Movement Of The Pieces And Practice. The King can move in any direction, but only to a square adjacent to the one he occupies. He can also capture any adverse man that comes near him, unprotected by any other piece or Pawn ; but he cannot place himself on any square which is attacked by an adverse man, for the King is the only piece that is never taken ; he is the soul of the game, and a player may have all his men, and being checked (the meaning of

Chess Movement Of The Pieces And Practice 301


King which will be explained hereafter), without being able to remove the attacking or checking man, he is checkmated - that is to say, the game is lost. Though the King can only move one square at a time, there is one exception to this rule, which is only permitted once in a game, that is, the act of castling. For this a player has two choices; he may castle to the right or to the left. This is done by moving the King two squares in either direction towards the Rook with which he castles, and placing the Rook on the other side of the King on the square next to him. For instance, supposing white to have his two Rooks in each corner, and the King on his original square, the King can castle on the left, which is called his Queen's side; or on the right, termed the King's side. In the former case he would be placed on the square originally occupied by a Bishop, and his Queen's Rook would have to stand on his Queen's square; in the latter he would be moved to a square where his Knight stood, and his Rook would occupy the square of his Bishop. There are, however, certain conditions attached to the privilege of castling. 1. You cannot castle after having moved your King, or the Rook, with which you wish to castle. 2. There must be no piece between the King and the Rook, whether your own or your adversary's. 3. You cannot castle while in check, nor to a square where the King would be in check ; nor can the King castle, if, in doing bo, he passes a square which is attacked by an adverse piece or Pawn. The two Kings cannot, of course, come close to each other, but must have at least one square between them.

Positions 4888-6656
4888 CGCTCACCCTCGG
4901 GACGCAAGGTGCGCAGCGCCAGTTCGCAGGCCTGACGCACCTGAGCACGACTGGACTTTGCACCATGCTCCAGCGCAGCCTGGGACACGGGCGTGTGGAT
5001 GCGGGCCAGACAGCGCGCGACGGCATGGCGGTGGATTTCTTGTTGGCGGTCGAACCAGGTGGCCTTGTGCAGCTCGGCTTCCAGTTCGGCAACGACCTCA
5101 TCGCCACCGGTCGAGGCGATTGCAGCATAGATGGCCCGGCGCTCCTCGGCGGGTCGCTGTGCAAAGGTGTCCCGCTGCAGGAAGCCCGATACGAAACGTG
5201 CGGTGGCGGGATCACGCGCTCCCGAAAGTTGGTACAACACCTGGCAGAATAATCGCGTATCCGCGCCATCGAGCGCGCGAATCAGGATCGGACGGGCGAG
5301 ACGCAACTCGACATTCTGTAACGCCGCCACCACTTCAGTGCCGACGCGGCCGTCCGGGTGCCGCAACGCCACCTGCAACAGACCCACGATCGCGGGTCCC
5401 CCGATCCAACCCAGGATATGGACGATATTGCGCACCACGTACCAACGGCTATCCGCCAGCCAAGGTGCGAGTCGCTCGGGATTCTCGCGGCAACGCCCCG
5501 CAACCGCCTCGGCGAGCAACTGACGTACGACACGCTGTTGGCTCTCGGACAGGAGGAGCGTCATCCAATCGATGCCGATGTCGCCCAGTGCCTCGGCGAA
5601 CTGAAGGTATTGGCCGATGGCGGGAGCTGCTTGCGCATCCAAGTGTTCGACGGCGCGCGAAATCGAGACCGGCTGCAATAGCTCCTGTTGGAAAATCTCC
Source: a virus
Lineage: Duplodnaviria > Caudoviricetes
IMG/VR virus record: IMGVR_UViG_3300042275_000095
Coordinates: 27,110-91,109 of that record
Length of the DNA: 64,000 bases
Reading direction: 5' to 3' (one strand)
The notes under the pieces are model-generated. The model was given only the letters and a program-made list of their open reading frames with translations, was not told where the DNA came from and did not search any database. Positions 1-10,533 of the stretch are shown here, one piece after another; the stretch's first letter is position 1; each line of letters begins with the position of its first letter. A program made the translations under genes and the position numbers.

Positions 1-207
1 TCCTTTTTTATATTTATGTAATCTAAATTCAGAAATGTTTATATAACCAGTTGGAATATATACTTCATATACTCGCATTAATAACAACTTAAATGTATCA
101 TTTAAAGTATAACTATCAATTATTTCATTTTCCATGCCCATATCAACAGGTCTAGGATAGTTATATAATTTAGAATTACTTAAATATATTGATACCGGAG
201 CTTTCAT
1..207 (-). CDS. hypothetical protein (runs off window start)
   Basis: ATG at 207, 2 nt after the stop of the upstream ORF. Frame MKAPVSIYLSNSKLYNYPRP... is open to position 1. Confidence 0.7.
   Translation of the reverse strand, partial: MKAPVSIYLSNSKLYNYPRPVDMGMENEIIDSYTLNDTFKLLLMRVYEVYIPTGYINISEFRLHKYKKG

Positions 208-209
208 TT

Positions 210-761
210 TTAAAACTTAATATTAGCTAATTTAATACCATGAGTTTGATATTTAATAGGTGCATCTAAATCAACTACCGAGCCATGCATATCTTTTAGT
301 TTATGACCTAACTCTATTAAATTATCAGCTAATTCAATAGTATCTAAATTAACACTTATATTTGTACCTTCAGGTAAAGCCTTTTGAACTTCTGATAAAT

The Queen

The Queen is by far the most powerful of all pieces, combining the action of the Rook and the Bishop. It moves in a straight line, rank or tile, backwards and forwards, and also diago-nally, but only over empty squares, like ail other pieces, except one. Place a Queen on the empty board, on the fourth square, counting from the King's square upwards, and thus placed in the centre of the board, she will be found to bear upon twenty-seven squares, exclusive of the one she occupies. Placed in one of the four corners, where her action is most limited, she will still command twenty-one squares besides the one she stands on.

Chess Movement Of The Pieces And Practice 302


The Rook,

The Rook, also called the Castle, is next in importance to the Queen. She moves in a straight line, backwards or forwards, or sideways, always over empty squares. It is a peculiarity of this piece, that, whether it is placed in the middle of the board, or in a corner, it always commands the same number of squares, fourteen, besides the one it stands on.

Chess Movement Of The Pieces And Practice 303